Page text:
How bad was the national mood in ’69? The video looks back to the good old days of 1933. Note the use of opening up someone's skull and extracing a piece of paper: did Bass come up with this before Terry Gilliam 's "Python" animations?
At least they were good for the Bell System, I guess.
No. No, no; no no no no. No? No. No no no no, no, no no no. No no no no, no, no - no no, no, no no no no. No no no, no, no.
“No no no no. No no no no, no, no no no. No, no? No. no no no, no, no - no no, no, no no no no. No no no, no, no.”
No no, no, no no no no. No no! No no! No. Just - no.
FILTH: IT’S WHAT’S FOR DINNER There are two ways to do a story on disgusting, bacteria-laden ground turkey. There’s the New Internet Way, which uses that style You love so much because it’s all about You: Mother Jones says “You Won’t Believe What’s In Your Turkey Burger.” Really? If they say six ounces of gold mined on Pluto, I would not believe them. If they say all sorts of organic contaminants, yes, I would believe it. But it’s not in my turkey burger, because I don’t have a turkey burger. Obviously the article is about someone else.
The other way to write the headline? Go for the stupidest possible cliche. That’s the Consumer Reports approach: “Consumer Reports Investigation: Talking Turkey.”
What does that mean? How does one talk turkey? Why would you even say that outside of the last two weeks of November? Anyway, the answer is disturbing, if you’re the sort of person who doesn’t cook meat all the way through, and licks his fingers after handling raw poultry.
WHOA There is nothing as terrifying and beautiful as space, except perhaps one of those actresses who refuses to age. This week’s installment of implacable gloriousness of inconceivable dimensions: The Rose of Saturn.
It’s a false color image, so it doesn’t really look like that. Explanations and descriptions and other science stuff, as they said on MST3K, can be found here. If you don’t want to click, well, two facts: as wispy as this seems . . .
The windspeed is about 330 MPH. Also, as the NASA page says: “Image scale is 1 mile (2 kilometers) per pixel.” It took that shot from 261,000 miles away. Imagine what we'll see when we get closer with better cameras.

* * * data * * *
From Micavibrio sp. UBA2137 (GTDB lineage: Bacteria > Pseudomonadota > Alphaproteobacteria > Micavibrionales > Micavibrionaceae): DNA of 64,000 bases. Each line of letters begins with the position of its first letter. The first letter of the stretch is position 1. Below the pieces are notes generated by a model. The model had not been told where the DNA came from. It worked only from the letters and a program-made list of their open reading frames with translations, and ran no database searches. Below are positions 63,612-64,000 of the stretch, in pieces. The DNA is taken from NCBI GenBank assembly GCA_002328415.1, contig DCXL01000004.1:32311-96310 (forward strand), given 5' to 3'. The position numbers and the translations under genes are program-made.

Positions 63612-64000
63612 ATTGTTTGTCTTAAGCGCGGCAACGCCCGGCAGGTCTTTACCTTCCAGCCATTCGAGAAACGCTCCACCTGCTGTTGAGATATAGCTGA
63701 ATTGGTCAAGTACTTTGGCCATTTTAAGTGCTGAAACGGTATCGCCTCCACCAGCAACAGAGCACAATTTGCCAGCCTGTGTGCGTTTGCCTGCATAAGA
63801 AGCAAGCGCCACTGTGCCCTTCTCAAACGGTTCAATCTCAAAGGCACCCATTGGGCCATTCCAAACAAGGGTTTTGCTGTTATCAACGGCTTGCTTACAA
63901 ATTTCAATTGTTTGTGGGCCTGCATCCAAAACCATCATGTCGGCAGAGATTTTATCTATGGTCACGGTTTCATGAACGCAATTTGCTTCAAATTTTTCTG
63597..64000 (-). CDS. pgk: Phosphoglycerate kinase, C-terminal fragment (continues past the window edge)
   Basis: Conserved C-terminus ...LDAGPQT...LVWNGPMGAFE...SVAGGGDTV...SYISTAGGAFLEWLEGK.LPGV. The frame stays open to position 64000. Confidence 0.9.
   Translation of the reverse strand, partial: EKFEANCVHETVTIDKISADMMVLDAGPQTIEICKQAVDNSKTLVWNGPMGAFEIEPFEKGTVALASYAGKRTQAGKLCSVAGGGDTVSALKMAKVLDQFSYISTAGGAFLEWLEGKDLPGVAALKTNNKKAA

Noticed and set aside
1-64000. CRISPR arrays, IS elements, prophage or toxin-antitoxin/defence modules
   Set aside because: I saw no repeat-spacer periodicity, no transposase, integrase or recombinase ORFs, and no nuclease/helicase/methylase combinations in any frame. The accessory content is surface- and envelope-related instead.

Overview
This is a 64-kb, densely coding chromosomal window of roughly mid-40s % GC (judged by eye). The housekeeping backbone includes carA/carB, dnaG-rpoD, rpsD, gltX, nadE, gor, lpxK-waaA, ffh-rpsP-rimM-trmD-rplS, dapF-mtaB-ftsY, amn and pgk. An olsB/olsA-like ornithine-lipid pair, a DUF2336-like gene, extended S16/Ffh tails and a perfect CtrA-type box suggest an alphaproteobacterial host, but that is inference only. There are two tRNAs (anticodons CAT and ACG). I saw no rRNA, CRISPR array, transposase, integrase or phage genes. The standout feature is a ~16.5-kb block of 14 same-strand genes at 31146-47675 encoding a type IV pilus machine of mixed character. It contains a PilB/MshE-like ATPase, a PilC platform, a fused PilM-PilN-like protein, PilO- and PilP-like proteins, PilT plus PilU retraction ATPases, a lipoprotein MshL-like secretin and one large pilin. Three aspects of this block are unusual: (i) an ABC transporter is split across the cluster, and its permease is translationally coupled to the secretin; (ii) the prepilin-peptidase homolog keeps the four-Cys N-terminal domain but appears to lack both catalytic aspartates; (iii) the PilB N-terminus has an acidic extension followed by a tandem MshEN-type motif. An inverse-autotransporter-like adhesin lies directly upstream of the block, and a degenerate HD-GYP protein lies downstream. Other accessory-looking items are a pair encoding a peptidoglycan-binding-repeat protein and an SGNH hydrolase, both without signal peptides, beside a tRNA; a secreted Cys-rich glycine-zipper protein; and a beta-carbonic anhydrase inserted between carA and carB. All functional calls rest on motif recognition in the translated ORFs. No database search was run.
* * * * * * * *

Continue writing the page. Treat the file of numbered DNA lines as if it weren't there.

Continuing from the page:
Oh, one more thing: the storm is nestled inside the creepy Hexagonal Wind Arrangement.
Be sure to check the comments, which devolve into politics within the first two responses to the article. People! They never stop finding new ways to disappoint.
TECH Headline in The Week: “5 Ways the Samsung Galaxy S4 stunned an iPhone user.” There is one way you can stun someone with an S4, and that’s to throw it at his head. Literally. At his iconic, literal, stunnable head. You can impress, amaze, instruct, persuade, and a variety of other words that haven’ been ground into paste with overuse, but for God’s sake stop saying things are stunning.
Anyway, let’s see what the editor-at-large says about the stunning S4:
1. I can't really customize the iPhone without jailbreaking it, and so I'm used to drawing within the lines when it comes to designing how I want my phone to look and to talk at me. It still takes me like a half a day to add a new ringtone to the iPhone
As I say to my daughter, do you mean “like” as in similar to, or a sign of affection, or as a lazy like intervention because that’s like how people talk? Anyway, it takes me about 30 seconds to add a ringtone. So like whatevs.